Encouraging reading -- through film
|by Gina Dalfonzo|
Micheal Flaherty, president of Walden Media (the production company behind Amazing Grace; The Lion, the Witch and the Wardrobe; Bridge to Terabithia; and others), recently gave a remarkable speech at Hillsdale College about one of Walden's most important goals. It is, to put it mildly, unique.
A few years ago, the National Endowment for the Arts released a report entitled “Reading at Risk.” Many people here are probably familiar with its findings, but allow me to repeat the headline: For the first time in modern history, less than half of the adult population now reads literature. The decline is across all races, all education levels, and all age groups. While this may come as a surprise to Hillsdale College students, the decline is the most pronounced in their age group. In just twenty years, young adults have declined from being those most likely to read literature to those least likely. . . .
Cultural restoration, Russell Kirk said, begins at home. Certainly the same is true of literacy. And in today’s media saturated culture, I dare to say that it may also begin at the movie theater. Walden Media was started several years ago by myself, Cary Granat, and Phil Anschutz. We wanted to create a company dedicated to recapturing imagination, rekindling curiosity, and demonstrating the rewards of knowledge and virtue. All of our films would be based on great books, great people, and great historical events. They would be made by the best talent in entertainment and they would all be linked to educational materials developed by some of the best talent in education. We were taking Henry David Thoreau’s famous advice—to march to the beat of a different drummer—to Hollywood, which is why we decided to name our company after Thoreau’s most famous book, Walden.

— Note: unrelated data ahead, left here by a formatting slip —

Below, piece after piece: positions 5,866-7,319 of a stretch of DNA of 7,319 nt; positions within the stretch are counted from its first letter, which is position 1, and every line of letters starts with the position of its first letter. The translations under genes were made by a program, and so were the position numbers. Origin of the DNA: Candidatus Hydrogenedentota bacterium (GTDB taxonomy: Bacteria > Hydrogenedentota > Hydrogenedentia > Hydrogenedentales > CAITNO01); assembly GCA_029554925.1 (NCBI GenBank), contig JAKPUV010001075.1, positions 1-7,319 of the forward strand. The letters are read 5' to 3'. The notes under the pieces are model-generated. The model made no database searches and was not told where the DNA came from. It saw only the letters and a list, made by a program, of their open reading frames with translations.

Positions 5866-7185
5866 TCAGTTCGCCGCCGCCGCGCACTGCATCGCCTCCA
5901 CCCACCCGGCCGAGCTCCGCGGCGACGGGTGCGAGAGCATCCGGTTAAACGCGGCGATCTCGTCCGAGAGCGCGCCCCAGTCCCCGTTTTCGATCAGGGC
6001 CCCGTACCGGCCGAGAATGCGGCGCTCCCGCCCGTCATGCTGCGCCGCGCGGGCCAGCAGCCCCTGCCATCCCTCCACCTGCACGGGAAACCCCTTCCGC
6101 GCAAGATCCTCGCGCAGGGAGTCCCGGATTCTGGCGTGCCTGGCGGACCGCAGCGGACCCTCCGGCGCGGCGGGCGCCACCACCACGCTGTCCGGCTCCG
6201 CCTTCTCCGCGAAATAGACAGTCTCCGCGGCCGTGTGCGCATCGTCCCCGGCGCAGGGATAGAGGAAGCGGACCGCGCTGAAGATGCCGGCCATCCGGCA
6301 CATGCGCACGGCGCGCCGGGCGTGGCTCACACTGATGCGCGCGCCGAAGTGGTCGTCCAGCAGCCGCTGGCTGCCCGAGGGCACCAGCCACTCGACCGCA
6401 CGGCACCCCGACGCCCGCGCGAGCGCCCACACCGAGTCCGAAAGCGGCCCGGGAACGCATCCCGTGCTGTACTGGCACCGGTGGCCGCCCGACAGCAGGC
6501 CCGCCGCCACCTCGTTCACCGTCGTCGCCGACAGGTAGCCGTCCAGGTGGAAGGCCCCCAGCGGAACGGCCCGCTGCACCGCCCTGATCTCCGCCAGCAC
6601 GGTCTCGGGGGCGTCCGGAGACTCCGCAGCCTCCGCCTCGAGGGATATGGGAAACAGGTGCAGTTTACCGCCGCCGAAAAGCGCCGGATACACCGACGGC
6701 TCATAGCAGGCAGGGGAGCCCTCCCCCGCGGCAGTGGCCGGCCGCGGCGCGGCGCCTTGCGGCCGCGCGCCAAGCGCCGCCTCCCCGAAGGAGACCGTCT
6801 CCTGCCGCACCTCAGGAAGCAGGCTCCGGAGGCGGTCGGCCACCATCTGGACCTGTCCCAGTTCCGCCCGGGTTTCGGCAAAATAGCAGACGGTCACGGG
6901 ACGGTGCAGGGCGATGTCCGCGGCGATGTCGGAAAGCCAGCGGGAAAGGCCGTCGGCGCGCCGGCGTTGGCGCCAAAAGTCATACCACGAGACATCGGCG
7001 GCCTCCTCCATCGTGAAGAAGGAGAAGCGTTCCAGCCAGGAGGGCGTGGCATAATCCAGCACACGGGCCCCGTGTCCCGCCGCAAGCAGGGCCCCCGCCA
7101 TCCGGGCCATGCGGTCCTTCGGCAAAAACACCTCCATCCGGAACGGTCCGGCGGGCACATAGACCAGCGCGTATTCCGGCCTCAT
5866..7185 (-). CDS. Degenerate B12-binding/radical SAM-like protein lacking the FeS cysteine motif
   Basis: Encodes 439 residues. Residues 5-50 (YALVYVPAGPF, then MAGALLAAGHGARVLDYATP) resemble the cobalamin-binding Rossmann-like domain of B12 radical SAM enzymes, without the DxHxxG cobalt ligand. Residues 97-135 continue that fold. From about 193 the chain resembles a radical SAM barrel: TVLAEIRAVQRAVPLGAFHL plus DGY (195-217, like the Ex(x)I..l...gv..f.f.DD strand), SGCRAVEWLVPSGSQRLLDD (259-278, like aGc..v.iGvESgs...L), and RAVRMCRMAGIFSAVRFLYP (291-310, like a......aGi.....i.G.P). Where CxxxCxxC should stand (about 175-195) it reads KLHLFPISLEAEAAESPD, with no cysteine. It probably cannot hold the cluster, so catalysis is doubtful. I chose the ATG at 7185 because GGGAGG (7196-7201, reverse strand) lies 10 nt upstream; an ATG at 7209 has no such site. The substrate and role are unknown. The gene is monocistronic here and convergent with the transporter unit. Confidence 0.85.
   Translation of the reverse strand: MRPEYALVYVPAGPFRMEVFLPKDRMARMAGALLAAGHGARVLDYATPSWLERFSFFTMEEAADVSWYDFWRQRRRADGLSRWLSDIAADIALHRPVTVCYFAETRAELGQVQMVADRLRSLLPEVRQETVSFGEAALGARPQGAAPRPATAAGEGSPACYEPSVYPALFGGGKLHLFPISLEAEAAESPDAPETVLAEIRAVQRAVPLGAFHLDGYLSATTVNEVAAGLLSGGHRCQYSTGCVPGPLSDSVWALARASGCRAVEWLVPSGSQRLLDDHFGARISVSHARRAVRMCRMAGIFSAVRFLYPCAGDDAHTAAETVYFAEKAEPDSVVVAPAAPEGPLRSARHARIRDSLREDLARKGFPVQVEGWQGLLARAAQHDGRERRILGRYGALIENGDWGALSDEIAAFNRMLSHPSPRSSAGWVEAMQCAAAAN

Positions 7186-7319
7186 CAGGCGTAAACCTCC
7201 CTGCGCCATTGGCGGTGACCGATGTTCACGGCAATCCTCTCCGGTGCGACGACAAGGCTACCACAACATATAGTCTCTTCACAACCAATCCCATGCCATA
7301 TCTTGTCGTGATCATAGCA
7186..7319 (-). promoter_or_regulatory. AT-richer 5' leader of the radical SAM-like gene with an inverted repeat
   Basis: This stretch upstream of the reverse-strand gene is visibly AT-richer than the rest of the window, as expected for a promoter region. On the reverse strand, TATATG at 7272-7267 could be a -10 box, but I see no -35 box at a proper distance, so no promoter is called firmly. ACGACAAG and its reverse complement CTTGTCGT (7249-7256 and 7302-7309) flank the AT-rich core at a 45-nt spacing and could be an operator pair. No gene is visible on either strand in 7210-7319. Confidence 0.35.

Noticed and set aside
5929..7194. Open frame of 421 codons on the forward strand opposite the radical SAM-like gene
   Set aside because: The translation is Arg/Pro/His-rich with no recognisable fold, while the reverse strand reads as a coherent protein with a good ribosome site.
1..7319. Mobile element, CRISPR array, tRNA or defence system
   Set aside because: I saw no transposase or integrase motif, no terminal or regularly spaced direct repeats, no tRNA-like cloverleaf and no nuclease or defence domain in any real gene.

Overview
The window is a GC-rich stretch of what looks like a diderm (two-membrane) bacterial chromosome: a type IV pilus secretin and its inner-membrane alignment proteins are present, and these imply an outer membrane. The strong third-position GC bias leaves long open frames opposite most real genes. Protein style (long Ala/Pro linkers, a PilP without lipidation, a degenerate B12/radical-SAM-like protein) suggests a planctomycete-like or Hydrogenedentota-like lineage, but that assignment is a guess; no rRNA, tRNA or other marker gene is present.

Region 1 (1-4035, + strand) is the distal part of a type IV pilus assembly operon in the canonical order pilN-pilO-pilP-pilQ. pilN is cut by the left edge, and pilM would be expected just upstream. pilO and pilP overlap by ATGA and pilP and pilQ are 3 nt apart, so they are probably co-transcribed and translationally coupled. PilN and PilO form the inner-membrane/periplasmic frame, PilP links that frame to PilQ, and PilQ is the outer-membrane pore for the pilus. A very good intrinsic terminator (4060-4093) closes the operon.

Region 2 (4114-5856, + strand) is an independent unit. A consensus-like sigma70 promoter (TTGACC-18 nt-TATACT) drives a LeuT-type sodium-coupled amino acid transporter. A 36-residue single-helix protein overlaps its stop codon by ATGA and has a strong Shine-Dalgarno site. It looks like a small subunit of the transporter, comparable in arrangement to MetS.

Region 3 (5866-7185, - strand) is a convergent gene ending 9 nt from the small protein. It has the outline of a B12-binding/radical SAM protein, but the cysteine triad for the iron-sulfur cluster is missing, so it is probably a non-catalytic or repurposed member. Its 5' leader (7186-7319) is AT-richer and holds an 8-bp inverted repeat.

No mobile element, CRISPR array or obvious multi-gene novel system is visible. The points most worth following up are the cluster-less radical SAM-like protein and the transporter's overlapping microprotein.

How does this work out in practice?
In conjunction with every film, we launch an ambitious educational campaign that places the book at its center. Since starting Walden, we have distributed hundreds of thousands of books, mostly to Title One Schools that are not able to afford them. When we released [Because of] Winn Dixie, we also launched a program in conjunction with the Girl Scouts of America and Sunrise Assisted Living Centers to draw attention to the “Reading at Risk” report. Girl Scouts across the country volunteered to read Winn Dixie at different Sunrise Centers. In doing this, we were showing one way to reverse the decline in reading and volunteerism at the same time. Recently, with the release of Charlotte’s Web, we invited teachers and students to read a section from E. B. White’s classic to break the Guinness World Record for most people reading simultaneously. The previous record was 133,000. At last count, more than 500,000 people participated in all 50 states and 28 countries.
Visit Hillsdale's site to read more.